Lottery is the procedure for distributing something (usually money or prizes) among a group of people by chance, typically by drawing lots. Generally, tickets are purchased in order to win the prize, which may be cash or goods. Usually the total value of the prizes is larger than the cost of the ticket, and winnings are often paid out in lump sum or in annuity payments over time. In some countries, the winners are taxed on their winnings.

Lotteries have been used to raise funds for public works projects in many countries. In the immediate post-World War II period, some states expanded their social safety nets by running lotteries. This was viewed as an effective way to reduce taxes on working-class and middle-class families while raising enough money to fund the public works. However, this arrangement began to crumble in the 1960s.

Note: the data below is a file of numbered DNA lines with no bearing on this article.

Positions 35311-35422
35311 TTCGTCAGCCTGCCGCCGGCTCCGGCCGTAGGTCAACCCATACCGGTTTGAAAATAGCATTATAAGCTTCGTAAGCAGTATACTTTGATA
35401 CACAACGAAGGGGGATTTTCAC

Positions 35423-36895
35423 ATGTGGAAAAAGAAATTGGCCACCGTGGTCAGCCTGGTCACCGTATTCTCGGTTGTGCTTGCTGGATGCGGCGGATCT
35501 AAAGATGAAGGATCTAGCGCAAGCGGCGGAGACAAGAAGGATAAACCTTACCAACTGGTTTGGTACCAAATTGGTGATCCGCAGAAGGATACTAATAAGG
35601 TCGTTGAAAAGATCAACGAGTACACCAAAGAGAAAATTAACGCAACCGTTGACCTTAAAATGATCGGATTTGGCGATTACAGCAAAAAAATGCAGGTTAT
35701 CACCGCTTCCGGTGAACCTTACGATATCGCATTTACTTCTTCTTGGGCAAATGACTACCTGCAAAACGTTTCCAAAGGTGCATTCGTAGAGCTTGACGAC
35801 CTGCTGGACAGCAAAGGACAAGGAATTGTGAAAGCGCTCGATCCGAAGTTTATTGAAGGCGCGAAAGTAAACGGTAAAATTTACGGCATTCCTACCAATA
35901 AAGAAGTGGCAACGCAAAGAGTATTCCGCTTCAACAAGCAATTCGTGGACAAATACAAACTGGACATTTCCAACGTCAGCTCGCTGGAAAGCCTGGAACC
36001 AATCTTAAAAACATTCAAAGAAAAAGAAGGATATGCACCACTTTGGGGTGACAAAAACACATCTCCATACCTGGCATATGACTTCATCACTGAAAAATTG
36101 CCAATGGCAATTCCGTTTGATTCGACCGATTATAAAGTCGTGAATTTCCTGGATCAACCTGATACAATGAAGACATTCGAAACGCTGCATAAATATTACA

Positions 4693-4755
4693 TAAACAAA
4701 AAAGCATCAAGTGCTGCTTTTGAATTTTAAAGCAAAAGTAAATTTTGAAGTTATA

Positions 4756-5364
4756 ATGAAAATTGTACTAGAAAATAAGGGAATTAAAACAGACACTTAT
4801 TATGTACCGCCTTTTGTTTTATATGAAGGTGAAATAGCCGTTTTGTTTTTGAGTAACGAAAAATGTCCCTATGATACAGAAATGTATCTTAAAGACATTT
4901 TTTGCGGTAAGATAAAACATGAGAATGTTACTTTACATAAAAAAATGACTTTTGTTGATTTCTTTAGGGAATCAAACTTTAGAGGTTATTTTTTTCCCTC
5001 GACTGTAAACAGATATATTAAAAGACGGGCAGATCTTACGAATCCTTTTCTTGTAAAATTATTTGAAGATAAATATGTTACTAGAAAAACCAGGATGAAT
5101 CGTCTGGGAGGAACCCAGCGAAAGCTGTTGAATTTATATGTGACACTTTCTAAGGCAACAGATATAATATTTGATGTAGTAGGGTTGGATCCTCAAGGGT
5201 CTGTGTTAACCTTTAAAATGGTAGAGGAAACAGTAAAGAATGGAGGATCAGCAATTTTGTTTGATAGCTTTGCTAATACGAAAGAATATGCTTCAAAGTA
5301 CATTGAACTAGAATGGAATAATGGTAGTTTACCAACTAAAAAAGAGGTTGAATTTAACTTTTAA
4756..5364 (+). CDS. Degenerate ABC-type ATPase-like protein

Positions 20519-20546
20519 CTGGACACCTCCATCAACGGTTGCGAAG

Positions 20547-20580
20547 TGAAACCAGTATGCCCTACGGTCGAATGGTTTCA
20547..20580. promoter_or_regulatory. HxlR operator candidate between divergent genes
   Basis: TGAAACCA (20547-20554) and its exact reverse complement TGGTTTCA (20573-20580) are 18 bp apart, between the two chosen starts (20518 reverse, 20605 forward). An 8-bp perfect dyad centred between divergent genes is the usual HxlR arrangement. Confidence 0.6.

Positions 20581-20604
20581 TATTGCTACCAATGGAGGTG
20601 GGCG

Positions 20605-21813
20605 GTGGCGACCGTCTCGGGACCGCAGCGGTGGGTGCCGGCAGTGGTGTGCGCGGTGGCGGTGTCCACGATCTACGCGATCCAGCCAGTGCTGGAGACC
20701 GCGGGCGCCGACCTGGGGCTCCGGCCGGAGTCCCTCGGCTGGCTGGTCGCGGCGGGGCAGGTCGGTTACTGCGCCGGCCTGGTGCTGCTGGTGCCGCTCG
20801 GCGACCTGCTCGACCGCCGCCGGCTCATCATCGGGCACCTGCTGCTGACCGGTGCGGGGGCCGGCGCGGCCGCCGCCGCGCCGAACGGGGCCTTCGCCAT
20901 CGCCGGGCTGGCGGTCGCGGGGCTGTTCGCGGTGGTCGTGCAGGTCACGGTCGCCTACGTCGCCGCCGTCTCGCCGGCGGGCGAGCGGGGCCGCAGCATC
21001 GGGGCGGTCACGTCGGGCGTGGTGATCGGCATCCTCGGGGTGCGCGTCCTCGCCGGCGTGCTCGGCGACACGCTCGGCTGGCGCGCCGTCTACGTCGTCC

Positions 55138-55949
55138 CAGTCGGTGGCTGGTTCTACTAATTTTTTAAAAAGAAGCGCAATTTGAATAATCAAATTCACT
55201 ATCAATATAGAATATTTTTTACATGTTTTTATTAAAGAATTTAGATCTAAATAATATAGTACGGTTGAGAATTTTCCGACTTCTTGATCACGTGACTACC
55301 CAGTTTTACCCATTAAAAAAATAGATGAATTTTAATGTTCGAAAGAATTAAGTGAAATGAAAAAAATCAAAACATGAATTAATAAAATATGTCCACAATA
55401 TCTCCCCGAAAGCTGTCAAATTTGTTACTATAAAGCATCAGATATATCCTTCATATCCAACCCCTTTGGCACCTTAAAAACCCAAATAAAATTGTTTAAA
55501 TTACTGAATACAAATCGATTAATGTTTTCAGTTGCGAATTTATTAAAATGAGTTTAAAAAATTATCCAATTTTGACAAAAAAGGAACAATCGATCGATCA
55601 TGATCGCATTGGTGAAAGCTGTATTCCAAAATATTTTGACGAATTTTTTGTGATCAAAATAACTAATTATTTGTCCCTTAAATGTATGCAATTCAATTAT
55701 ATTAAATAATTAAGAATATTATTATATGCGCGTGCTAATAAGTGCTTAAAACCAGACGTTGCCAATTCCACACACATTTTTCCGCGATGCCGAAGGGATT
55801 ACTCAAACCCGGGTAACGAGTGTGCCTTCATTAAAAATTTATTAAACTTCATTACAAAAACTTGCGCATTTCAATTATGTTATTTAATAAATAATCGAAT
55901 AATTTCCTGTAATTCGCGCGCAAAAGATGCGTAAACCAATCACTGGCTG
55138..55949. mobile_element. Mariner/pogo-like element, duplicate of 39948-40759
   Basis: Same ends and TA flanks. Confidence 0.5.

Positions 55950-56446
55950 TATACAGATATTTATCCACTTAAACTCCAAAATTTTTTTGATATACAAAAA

In the context of decision making, the lottery process is one that can be used to determine, for example, which student gets a slot in a university or who will get a green card. It is a method of choice that can be applied to any situation in which a resource is limited. The idea is to distribute the choices fairly.

The term is probably derived from the Italian lotto, which comes from lotte “lot, portion, share” and from Old English hlot, cognate with Dutch loterje and German Lottery. Lotteries were common in the colonies during the American Revolution, and were also used to raise funds for private and public works such as roads, canals, bridges, colleges, and churches.